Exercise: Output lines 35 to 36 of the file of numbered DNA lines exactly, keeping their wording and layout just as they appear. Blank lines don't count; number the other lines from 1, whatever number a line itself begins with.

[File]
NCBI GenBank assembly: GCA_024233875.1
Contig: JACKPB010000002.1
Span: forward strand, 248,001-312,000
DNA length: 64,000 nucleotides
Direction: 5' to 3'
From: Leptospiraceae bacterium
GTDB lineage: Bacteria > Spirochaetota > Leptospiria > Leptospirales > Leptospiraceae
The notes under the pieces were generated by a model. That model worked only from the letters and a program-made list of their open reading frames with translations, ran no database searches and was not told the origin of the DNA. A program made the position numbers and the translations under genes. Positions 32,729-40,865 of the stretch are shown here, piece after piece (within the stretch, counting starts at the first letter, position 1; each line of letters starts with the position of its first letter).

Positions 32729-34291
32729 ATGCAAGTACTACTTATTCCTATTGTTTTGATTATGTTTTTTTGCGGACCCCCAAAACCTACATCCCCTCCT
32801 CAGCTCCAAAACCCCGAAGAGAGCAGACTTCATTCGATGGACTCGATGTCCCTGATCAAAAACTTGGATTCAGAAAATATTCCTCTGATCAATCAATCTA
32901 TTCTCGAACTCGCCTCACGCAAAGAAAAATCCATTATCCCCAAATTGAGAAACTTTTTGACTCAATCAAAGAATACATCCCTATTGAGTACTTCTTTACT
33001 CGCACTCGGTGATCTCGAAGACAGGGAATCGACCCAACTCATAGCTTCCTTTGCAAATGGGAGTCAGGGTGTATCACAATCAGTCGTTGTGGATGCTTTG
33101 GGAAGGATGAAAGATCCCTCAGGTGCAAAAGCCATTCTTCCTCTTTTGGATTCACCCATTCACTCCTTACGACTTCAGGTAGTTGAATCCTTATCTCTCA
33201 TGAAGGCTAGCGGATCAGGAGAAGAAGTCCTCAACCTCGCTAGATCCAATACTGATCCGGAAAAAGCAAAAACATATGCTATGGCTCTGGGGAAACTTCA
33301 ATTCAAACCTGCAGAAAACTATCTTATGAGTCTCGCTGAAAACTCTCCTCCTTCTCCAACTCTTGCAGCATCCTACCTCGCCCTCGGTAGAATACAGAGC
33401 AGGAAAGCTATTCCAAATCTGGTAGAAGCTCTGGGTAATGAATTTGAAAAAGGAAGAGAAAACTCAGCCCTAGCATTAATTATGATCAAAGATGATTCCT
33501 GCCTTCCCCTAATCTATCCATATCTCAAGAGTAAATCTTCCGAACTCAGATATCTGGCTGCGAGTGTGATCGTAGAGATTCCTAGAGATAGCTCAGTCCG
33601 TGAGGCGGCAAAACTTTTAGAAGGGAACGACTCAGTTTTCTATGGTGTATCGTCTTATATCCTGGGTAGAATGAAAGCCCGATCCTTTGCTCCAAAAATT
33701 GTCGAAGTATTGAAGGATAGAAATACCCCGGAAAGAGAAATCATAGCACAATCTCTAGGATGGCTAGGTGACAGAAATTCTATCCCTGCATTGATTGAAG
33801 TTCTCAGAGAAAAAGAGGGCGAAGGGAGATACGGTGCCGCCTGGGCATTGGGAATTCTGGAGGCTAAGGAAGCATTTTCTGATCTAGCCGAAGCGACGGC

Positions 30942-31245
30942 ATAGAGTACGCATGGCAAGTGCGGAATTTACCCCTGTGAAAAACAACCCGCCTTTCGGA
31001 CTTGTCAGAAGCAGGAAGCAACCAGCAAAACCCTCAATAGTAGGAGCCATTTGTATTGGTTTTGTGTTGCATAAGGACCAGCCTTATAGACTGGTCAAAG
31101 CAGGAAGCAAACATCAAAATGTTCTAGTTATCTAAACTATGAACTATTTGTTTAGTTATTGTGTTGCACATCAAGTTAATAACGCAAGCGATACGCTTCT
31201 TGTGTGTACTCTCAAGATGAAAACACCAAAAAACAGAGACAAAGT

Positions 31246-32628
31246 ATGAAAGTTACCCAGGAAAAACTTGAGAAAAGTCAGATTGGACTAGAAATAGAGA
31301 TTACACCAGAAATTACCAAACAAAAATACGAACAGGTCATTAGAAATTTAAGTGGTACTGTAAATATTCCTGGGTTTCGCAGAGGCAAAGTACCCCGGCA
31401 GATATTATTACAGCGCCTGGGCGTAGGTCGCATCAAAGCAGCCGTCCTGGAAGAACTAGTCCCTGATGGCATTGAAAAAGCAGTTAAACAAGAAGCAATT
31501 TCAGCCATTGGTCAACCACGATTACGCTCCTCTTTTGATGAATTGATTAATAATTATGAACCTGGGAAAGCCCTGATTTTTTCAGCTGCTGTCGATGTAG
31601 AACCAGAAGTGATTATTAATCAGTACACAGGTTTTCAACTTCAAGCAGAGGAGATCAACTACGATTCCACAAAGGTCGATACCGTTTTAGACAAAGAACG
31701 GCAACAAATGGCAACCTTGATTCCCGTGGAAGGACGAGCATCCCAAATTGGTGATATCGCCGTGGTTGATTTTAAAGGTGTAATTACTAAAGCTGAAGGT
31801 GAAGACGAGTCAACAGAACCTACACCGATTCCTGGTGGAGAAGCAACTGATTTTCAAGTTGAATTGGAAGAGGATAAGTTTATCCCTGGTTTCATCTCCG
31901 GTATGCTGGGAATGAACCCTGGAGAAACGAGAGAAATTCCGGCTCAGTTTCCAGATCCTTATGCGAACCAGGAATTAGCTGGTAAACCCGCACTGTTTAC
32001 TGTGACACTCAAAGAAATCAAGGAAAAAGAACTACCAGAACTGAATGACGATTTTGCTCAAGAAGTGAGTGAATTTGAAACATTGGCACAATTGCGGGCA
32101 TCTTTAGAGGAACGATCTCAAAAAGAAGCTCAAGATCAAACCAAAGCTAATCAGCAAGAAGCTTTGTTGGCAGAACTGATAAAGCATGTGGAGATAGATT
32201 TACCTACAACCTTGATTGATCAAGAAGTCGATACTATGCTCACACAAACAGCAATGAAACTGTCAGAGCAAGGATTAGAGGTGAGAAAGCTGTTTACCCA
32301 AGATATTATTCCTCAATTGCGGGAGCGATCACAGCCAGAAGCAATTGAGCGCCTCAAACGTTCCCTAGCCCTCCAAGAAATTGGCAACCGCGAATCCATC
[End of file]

31901 GTATGCTGGGAATGAACCCTGGAGAAACGAGAGAAATTCCGGCTCAGTTTCCAGATCCTTATGCGAACCAGGAATTAGCTGGTAAACCCGCACTGTTTAC
32001 TGTGACACTCAAAGAAATCAAGGAAAAAGAACTACCAGAACTGAATGACGATTTTGCTCAAGAAGTGAGTGAATTTGAAACATTGGCACAATTGCGGGCA